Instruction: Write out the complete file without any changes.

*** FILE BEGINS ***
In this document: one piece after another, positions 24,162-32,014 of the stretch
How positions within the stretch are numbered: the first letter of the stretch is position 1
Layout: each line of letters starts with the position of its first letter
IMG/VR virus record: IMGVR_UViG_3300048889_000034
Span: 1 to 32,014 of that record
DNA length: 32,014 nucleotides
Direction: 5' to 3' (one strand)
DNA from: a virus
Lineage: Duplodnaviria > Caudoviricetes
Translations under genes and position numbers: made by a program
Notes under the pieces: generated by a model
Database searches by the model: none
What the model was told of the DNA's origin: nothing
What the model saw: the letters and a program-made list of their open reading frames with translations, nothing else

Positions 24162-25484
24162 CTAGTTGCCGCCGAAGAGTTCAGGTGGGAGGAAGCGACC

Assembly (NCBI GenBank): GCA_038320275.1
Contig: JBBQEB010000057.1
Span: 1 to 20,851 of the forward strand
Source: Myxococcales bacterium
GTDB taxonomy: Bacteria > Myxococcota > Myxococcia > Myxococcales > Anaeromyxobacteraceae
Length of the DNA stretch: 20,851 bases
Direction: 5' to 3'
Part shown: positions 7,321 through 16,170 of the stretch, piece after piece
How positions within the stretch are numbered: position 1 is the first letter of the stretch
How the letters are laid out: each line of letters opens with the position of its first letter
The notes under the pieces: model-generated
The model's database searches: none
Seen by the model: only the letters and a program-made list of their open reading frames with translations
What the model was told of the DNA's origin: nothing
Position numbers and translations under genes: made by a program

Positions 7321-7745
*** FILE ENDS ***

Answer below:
In this document: one piece after another, positions 24,162-32,014 of the stretch
How positions within the stretch are numbered: the first letter of the stretch is position 1
Layout: each line of letters starts with the position of its first letter
IMG/VR virus record: IMGVR_UViG_3300048889_000034
Span: 1 to 32,014 of that record
DNA length: 32,014 nucleotides
Direction: 5' to 3' (one strand)
DNA from: a virus
Lineage: Duplodnaviria > Caudoviricetes
Translations under genes and position numbers: made by a program
Notes under the pieces: generated by a model
Database searches by the model: none
What the model was told of the DNA's origin: nothing
What the model saw: the letters and a program-made list of their open reading frames with translations, nothing else

Positions 24162-25484
24162 CTAGTTGCCGCCGAAGAGTTCAGGTGGGAGGAAGCGACC

Assembly (NCBI GenBank): GCA_038320275.1
Contig: JBBQEB010000057.1
Span: 1 to 20,851 of the forward strand
Source: Myxococcales bacterium
GTDB taxonomy: Bacteria > Myxococcota > Myxococcia > Myxococcales > Anaeromyxobacteraceae
Length of the DNA stretch: 20,851 bases
Direction: 5' to 3'
Part shown: positions 7,321 through 16,170 of the stretch, piece after piece
How positions within the stretch are numbered: position 1 is the first letter of the stretch
How the letters are laid out: each line of letters opens with the position of its first letter
The notes under the pieces: model-generated
The model's database searches: none
Seen by the model: only the letters and a program-made list of their open reading frames with translations
What the model was told of the DNA's origin: nothing
Position numbers and translations under genes: made by a program

Positions 7321-7745